Indeed the "real road" runs out again at some precariously constructed road blocks.  This time they're serious - no cars allowed.  You couldn't drive much more than a dirt bike (or push bike) around these.  We set off at a no-traffic whoop, flipping around corners, avoiding potholes and being astonished when we're suddenly plunged into a pitch dark tunnel.  I'm on the front shouting "DARK!!" "SHITTY SURFACE" hoping the boys on road bikes have enough time to shed some speed and not run into the back of me.  I fumble for my light - taking a risk in letting go of the handlebars but it pays off and the next tunnel isn't a problem.

Looking back up the hill
The valley is epic - steeply sided like you wouldn't believe.  There are boulders in the road.  Some have fallen from the roofs of tunnels where landslides have rolled over the top and plummeted into the valley below.  Barriers at the edge of the road are scattered, pushed around by the landslides and some balance precariously on the edge of the precipice, ready to topple in at the first impact.

Boys disappearing into the distance as the road surface improves.
Eventually we pour out into the bottom of the valley at Ponte Marmora and as we're waiting for our heads to settle, Cyrille rides past, on his way back from the extended route.  He's glad of some company and not being the last man on the road so we all head to the nearest restaurant for a coffee and to ponder our next move.  It's about 2:30 so too early to stop and anyway, there isn't anywhere.

Someone knows that there's a campsite up the hill at Marmora so that seems like a sensible place to aim for.

I stopped to photo this in the off-chance someone would think it a suitable place to stop for the night.  The sun is already starting to disappear.
There's no food at the Ponte so we get on with it.  I've perked up for the day so for a while I manage to ride with the group and have an in-depth discussion with Cyrille about brake pads and we all laugh as Justin runs all over the place taking photos because he's had a beer at the restaurant and is a little giddy.  Andrew and I ponder how long it will be before he has a beer-crash and it pretty much comes as we reach Marmora only to find that it is the venue for the largely popular Sky ultra-run and that the campsite is forming the start/finish area.  There's no point in even enquiring if it is open as the dance music is putting everyone off staying here for the night - even if all the runners are in bed by 10pm, it's likely we'll all want to be asleep by 9.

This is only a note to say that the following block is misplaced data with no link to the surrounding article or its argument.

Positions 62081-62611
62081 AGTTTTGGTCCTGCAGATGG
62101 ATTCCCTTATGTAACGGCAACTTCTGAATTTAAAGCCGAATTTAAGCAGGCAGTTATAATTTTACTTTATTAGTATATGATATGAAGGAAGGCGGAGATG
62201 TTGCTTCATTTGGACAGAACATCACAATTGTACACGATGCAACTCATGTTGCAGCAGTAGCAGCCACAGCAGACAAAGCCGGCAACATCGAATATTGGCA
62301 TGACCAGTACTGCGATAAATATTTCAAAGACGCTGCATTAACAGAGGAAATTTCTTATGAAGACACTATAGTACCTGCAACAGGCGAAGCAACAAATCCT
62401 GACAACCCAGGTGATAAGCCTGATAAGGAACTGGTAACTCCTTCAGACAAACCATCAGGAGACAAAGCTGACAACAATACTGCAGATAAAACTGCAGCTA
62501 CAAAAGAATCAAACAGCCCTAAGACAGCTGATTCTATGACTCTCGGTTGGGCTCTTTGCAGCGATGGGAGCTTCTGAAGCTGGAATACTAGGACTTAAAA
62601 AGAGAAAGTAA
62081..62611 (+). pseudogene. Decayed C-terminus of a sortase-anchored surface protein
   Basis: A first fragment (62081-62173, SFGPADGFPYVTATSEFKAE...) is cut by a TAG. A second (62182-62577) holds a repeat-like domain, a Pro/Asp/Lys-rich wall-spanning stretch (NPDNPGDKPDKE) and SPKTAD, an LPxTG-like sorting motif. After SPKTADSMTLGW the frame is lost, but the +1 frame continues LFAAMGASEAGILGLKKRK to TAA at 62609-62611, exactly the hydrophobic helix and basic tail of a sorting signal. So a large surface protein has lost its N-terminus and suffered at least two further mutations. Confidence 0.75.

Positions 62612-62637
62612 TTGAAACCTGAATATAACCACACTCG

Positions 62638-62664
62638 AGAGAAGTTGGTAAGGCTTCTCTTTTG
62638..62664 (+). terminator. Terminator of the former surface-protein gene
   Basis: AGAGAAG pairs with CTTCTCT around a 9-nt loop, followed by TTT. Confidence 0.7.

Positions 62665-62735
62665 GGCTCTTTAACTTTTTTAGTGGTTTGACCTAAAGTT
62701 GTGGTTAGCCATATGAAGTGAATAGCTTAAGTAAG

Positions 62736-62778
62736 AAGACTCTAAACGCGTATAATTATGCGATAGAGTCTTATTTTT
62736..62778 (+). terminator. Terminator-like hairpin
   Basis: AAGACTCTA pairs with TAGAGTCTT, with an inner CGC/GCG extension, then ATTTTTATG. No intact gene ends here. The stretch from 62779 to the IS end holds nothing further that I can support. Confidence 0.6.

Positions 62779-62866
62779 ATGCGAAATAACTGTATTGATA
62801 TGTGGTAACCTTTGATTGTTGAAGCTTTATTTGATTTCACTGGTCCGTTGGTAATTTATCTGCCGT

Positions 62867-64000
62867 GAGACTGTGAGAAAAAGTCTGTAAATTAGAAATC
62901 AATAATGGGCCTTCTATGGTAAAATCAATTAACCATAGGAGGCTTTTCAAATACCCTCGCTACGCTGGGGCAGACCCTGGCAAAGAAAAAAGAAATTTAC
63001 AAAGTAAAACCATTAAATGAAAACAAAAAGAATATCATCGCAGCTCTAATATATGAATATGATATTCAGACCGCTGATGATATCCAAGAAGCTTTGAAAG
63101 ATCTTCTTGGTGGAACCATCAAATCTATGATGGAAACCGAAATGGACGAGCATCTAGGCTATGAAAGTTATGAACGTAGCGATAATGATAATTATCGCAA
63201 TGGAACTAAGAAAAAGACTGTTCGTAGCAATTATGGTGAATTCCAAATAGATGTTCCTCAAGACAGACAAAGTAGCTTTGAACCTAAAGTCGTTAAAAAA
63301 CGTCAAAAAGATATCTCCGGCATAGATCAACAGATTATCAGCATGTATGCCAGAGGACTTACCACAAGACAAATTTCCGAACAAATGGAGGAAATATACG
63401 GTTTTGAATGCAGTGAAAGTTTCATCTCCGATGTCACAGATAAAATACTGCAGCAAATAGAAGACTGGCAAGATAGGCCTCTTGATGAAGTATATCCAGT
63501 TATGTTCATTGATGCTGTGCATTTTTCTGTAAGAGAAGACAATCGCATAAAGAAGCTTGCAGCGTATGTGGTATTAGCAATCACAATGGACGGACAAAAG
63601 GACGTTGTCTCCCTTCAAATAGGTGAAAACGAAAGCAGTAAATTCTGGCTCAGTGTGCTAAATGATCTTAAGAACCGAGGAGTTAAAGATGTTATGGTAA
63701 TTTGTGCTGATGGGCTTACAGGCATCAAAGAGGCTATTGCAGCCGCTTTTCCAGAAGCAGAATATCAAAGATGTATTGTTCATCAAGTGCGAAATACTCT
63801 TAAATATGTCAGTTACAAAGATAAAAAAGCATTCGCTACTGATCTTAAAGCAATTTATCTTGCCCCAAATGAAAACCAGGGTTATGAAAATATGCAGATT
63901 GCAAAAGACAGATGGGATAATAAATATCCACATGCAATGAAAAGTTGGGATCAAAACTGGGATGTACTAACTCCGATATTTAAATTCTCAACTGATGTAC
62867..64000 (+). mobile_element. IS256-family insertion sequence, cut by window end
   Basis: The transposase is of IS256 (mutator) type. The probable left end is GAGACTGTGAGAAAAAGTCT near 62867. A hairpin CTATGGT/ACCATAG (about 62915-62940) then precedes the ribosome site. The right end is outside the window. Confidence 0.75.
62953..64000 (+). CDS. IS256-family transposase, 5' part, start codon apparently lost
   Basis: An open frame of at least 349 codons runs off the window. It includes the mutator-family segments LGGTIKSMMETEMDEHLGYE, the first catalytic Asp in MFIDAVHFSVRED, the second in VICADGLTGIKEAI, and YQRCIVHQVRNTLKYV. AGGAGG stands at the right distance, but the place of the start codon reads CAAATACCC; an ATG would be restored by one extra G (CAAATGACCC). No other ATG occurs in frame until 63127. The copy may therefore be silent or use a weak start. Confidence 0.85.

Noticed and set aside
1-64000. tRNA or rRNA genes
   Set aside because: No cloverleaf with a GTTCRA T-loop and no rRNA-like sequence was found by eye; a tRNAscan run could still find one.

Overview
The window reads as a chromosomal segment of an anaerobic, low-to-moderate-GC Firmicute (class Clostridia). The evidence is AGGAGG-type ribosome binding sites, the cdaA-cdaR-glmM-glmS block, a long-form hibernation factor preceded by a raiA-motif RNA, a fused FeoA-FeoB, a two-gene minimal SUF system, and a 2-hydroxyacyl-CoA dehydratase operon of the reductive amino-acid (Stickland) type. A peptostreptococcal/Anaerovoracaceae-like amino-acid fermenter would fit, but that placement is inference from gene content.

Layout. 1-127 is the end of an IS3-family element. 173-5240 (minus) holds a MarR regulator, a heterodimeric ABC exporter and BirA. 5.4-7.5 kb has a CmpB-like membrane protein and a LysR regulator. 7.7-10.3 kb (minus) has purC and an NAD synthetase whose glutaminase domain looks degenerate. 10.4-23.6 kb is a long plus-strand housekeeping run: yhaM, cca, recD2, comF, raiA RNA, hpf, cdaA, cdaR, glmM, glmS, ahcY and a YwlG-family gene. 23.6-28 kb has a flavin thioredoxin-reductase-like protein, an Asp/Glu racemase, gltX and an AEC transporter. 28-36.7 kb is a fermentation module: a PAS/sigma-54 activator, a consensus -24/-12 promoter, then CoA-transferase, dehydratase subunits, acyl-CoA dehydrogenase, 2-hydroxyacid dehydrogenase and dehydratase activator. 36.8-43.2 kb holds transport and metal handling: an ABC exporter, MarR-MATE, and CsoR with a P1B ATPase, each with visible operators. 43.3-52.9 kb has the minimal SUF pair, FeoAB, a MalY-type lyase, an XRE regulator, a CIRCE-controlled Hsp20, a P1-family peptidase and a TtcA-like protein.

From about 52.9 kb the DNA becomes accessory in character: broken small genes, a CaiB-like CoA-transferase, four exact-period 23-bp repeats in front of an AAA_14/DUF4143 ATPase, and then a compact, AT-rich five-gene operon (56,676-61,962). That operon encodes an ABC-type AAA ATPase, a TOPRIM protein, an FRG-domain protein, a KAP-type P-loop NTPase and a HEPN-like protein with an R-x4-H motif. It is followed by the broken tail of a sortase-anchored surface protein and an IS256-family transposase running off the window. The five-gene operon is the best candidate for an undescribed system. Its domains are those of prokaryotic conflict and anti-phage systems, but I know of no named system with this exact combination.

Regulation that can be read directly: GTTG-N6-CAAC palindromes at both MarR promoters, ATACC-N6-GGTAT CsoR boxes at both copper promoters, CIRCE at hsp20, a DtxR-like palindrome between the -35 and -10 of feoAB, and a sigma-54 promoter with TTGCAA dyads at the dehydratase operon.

We attempt to get a pizza but the restaurant is expecting 70 people in the next half hour so can't feed us for another 2 hours.  On cue, a bus-load arrives and we depart in the opposite direction.  Cyrille is intent on stopping at Priet Refugio for dinner because this is where Sergio is staying and, "Sergio knows *all* the best places to stay" so we go for that instead, accepting that we'll stop sooner if we see another option.

There's a bit of faffing about and at one point I think a sneeze nearly puts me into a crash scenario as I breeze off the road but my cyclo-cross training means I hold it, even if I have to stop and push the beast back on to the road in an ungainly fashion.  My new friends are impressed.  John and I are talking about the arrival of his new baby and Justin's beer crash is starting to kick in.  We can see Cyrille and Andrew chatting to a lady ahead and get our hopes up but I have to break the news to Justin that we're not there yet (we're only at Pian Preit) and the larger Preit is further uphill.  There is swearing.

Thankfully not too much further.

We have a few minutes of debate with the owner over fees and food and room occupancy.  Every variation has to be checked with her boss and then we *have* to see the room first so we can make an informed decision.  They boys are pondering eating with us then continuing up but when they find out they have to wait 2 hours for dinner and we've negotiated a special shared room rate where they can do some laundry, we manage to sway them and I prepare to drink more than I ever would normally consider on a tour (turns out Genepey doesn't give me a hangover) and share a room with 2 complete almost-strangers.  They tell me they don't snore - I warn them that TSK does.  They do laundry.  I stick with what I know and rinse everything in the sink in the bathroom and hang my socks out the window.

Left to right: Sergio, Cyrille, John, Trep, TSK, Justin
Dinner turns out to be exquisite: parma ham, bread and olives; spinach omlette; gnochi or linguine with tomato or meat sauce, rabbit stew and potatoes then pear/chocolate tartufle, beer and Genepey. Photo from Sergio now found.  We speak English, French and Italian and laugh - a lot.  Cyrille heads out to bivi beneath the stars in the lee of the ultramarathon marshalling tent and we get a pretty damn good night's sleep for a room filled with strangers.  At least the boys had a bunk bed each.